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Depth of Satisficing

October 6, 2015

When and why do people stop thinking?


Tamal Biswas has been my graduate partner on my research model of decision-making at chess for over four years. He has I believe solved the puzzle of how best to incorporate depth into the model. This connects to ideas of the inherent difficulty of decisions, levels of thinking, and stopping rules by which to convert thought into action.

Today I describe his work on the model and the surprise of being able to distinguish skill solely on cases where people make mistakes. This is shown in two neat animations, one using data from the Stockfish 6 chess program, the other with the Komodo 9 program, whose elements are explained below.

Tamal presented this work on the Doctoral Consortium day of the 2015 Algorithmic Decision Theory conference in Lexington, Kentucky. The conference was organized and hosted by Judy Goldsmith, whom I have known since our undergraduate days at Princeton. Our full paper, “Measuring Level-K Reasoning, Satisficing, and Human Error in Game-Play Data,” will be presented at the 2015 IEEE Conference on Machine Learning and its Applications in Miami. Tamal presented our predecessor paper, “Quantifying Depth and Complexity of Thinking and Knowledge,” at the 2015 International Conference on Agents and AI in Lisbon last January.

Although we have blogged about the chess research several times before, I haven’t yet described details of my model here. After doing so we’ll see why depth has been tricky to incorporate and what our new discoveries mean.

The Data

The only connection to chess is that chess has alternating turns involving decisions whose options can be given numerical utility values that are objective and reliable but difficult for the players to discern. The numbers come from powerful chess programs (commonly called engines) whose rated playing skill long surpasses that of human players and is arguably measurably close to perfection. The Elo rating system is scaled so that a difference of 100 rating points derives from and predicts a 64%-to-36% points margin for the stronger player. The World Chess Federation lists over 20,000 human players above the 2200 threshold for “master” but only 45 players above 2700 and just four above 2800 including world champion Magnus Carlsen at 2850—while the best engines are rated above 3200 and my model currently suggests a ceiling below 3500.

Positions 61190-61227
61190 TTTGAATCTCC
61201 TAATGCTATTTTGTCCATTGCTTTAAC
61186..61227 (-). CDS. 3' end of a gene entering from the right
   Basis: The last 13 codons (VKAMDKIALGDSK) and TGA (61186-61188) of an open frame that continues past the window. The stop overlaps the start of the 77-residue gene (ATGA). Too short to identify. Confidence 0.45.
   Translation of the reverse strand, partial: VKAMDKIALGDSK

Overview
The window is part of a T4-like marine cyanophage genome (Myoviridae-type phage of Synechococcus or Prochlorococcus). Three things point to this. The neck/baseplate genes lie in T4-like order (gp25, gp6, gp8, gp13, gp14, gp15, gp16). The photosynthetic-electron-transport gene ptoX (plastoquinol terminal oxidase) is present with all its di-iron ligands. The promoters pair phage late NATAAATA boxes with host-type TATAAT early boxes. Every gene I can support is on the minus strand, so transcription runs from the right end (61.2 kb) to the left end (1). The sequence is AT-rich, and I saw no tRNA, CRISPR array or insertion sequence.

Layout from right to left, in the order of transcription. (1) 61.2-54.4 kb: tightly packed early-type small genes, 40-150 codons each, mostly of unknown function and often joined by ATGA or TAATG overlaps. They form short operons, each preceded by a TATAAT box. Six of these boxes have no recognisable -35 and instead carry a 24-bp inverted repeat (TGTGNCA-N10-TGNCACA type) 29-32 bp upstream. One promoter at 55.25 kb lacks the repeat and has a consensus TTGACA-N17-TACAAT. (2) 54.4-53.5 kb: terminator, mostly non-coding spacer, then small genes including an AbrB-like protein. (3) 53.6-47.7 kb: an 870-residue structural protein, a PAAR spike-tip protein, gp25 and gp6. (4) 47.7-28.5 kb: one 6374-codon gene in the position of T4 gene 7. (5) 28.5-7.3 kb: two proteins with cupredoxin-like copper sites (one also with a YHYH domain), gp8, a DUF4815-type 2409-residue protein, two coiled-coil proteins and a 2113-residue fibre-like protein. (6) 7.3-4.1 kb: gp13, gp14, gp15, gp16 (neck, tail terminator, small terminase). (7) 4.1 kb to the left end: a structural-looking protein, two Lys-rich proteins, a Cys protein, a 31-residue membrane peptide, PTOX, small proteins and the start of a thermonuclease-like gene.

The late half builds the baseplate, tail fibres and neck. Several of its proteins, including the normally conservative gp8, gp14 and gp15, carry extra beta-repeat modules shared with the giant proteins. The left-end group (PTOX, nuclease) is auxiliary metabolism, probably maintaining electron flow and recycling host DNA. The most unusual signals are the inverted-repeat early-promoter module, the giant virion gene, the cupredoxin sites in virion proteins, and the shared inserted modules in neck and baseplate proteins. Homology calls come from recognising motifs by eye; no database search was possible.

The move values are updated by the program in rounds of increasing search depth {d = 1,2,3,\dots} often reaching {20} and beyond, by which they have most often stabilized. The highest option—or the first listed move in case of tied values—is the engine’s best move in the search, and its final value is the overall position value.

The numbers come from chess factors—beginning with basic values for the pieces such as pawn = 1, knight = 3, and so on—but they are governed by a powerful regularity. Position values are centered on 0.00 meaning “even chances,” positive for advantage to the side to move, and negative for disadvantage. The regularity is that when the average score (counting 1 per win and 0.5 per draw) achieved by players from positions of value {v} is plotted against {v}, the result is almost perfectly a logistic curve

\displaystyle  L(av) = \frac{1}{1 + \exp(-av)}.

The factor {a} offsets the scale of the engine’s evaluation function—for a simple instance, whether it counts a queen as 9 or 10. Curiously the curve flattens only a little for two players of lower Elo rating. When there is a substantial difference in rating between two players, however, it does a strong horizontal shift:


A 2012 paper by Amir Ban not only observes this relationship (also separating out wins and draws) but argues that generating evaluations within the search that follow it optimizes the strength of the engine. We henceforth argue that the utility values have organic import beyond chess, and that the problem addressed by our model is a general one of “converting utilities into probabilities.”

By the way: Ban is famous for being a co-creator of both the Deep Junior chess program and the USB flash drive. That is right: the flash drive that we all use, every day, to store and transfer information—probably a bit more impactful than anything to do with chess, but amazing that he did both.